November 19, 2011


The Invincible Mrs. Thatcher: With Britain's Tories back in power--and a biopic starring Meryl Streep on its way--the career of Margaret Thatcher is newly resonant. A conservative revolutionary, she prefigured, then partnered with, Ronald Reagan, worshipping "real men" as she went where no woman had, never losing a national election (or a war), and defining an era. Twenty years after Thatcher's retirement, her biographer Charles Moore re-assesses the most powerful British prime minister since Churchill, one who forged a legacy that will long survive her. (Charles Moore, December 2012, Vanity Fair)

As well as elections, Margaret Thatcher won wars. When Argentina invaded the British colony of the Falkland Islands, in the South Atlantic, in April 1982, she sent a task force of 27,000 across the world and recaptured them by June. As the force set sail, she paraphrased Queen Victoria: "Failure--the possibilities do not exist!" With Ronald Reagan in the White House for most of her time as prime minister, she was able to re-forge a mighty defensive alliance that outpaced the Soviet Union and hastened the end of the Cold War. After Saddam Hussein invaded Kuwait, in September 1990, she attended a conference with Reagan's successor, George H. W. Bush, who was undecided about how best to act. She told him, "Look, George, this is no time to go wobbly!"

Perhaps more important still, she won the big arguments. She argued that inflation was a disease of money that could be cured by controlling the growth of the money supply alone, without suppressing incomes. During her premiership, inflation fell from a high of 27 percent in 1975 to 2.5 percent by 1986. She believed that the political power of British labor unions had strangled enterprise and placed the country at the mercy of unelected barons. When she removed the legal immunities that protected unions from the financial consequences of their actions and overcame a yearlong strike organized by the hard-left leadership of the coal miners' union, the employee days lost to strikes each year fell from 29.5 million in 1979 to 1.9 million in 1986. She said that taxes were too high and brought the top rate down from 98 percent to 40 percent. She declared that the state should not be running British business and led the world in "privatization"--a word she found ugly but a concept she loved--selling off airlines, airports, utilities, and phone and oil companies to the private sector. In every case, her critics said that it could not be done. Yet, for better and for worse, she did it.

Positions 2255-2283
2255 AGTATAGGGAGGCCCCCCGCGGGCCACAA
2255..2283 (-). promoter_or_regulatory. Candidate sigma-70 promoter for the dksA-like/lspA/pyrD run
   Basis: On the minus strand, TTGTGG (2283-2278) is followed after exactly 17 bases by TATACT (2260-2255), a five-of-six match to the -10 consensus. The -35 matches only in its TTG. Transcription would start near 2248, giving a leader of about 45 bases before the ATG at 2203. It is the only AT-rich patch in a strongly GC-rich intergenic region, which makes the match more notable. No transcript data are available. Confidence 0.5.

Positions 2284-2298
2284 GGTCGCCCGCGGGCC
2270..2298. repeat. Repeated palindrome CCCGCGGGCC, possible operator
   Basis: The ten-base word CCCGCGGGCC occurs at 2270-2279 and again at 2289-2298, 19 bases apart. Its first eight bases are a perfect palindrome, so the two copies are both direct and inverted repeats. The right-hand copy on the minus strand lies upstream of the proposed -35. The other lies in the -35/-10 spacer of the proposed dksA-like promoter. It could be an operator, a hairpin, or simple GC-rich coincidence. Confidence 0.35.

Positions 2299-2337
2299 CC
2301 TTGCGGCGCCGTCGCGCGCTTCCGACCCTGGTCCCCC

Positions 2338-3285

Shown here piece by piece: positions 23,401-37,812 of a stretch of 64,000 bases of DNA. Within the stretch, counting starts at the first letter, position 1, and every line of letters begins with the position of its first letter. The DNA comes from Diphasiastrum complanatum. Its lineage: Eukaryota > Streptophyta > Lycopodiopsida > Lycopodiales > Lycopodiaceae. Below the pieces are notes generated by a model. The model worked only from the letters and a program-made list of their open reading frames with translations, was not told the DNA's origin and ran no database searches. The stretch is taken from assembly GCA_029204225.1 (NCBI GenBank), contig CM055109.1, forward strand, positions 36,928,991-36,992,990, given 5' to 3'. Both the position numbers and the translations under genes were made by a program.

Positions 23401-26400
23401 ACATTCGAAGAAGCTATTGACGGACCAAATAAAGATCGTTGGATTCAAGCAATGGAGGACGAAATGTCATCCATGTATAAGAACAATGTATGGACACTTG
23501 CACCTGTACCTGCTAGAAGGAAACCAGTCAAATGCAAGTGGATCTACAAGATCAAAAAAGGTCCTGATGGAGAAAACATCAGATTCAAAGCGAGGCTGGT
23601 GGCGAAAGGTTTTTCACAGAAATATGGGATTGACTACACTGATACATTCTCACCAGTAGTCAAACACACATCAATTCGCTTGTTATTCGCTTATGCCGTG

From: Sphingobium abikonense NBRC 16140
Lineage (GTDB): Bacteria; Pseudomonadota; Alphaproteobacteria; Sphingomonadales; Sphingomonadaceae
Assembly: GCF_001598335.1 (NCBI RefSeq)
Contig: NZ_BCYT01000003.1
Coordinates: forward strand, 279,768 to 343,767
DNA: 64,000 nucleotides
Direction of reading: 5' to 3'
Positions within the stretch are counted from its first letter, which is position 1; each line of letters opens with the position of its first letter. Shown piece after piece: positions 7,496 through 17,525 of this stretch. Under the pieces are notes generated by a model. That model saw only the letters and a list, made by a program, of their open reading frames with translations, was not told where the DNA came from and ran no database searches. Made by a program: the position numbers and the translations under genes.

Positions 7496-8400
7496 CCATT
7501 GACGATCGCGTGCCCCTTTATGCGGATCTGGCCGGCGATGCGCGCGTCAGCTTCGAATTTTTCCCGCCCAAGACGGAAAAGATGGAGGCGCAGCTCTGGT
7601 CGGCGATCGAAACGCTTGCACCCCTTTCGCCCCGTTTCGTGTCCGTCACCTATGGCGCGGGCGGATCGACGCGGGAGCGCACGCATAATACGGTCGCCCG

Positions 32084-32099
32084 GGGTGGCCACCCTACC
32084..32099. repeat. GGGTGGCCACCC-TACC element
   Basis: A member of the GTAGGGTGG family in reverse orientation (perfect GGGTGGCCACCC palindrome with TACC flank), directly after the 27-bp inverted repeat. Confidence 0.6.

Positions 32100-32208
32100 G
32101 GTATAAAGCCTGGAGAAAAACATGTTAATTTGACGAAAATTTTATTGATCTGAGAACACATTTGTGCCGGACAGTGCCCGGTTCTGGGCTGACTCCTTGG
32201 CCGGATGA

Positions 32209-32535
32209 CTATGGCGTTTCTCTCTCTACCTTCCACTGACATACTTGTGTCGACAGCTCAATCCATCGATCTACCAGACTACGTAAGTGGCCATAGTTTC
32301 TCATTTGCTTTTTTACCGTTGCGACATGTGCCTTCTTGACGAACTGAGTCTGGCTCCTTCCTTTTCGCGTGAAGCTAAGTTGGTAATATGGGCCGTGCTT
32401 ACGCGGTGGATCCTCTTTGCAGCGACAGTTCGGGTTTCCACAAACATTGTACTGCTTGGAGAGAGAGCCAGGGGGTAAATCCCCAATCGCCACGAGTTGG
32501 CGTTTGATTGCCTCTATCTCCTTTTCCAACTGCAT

To find out why, we must go back to Grantham, where Margaret Hilda Roberts was born on October 13, 1925. Grantham was, and remains, a small market town in the county of Lincolnshire, in the East Midlands of England. Neither rich nor poor, neither remote nor metropolitan, it is an ordinary place, and hers was, at least in appearance, an ordinary family.

Margaret Thatcher's father was the single biggest influence on her life. Alfred Roberts was a grocer who ran two fairly successful shops in Grantham. He was also a Methodist lay preacher, well known for the quality of his sermons, and an alderman, a type of local politician now obsolete. Alderman Roberts had no sons and appears to have harbored for Margaret, the second of his two daughters, many of the ambitions which, had he been born to a higher level of society, he might have been able to fulfill for himself.

Roberts impressed upon young Margaret the importance of knowledge, duty, and hard work, the power of both the spoken and the written word, and the value of public service. The Roberts girls had to borrow and read two books from the library every week, at least one of them nonfiction. They attended church twice on Sundays (where Margaret sang notably well), and Margaret often accompanied her father to political meetings. Because the family lived above one of the shops, Alderman Roberts usually came home for meals with the girls. He and Margaret discussed public events, including the coming war with Germany. Of her mother, Beatrice, Margaret Thatcher said, "Oh, Mother. Mother was marvelous--she helped Father."
..."Together they broke the unions/inflation, confiscatory taxation and Communism."

Posted by at November 19, 2011 5:46 AM

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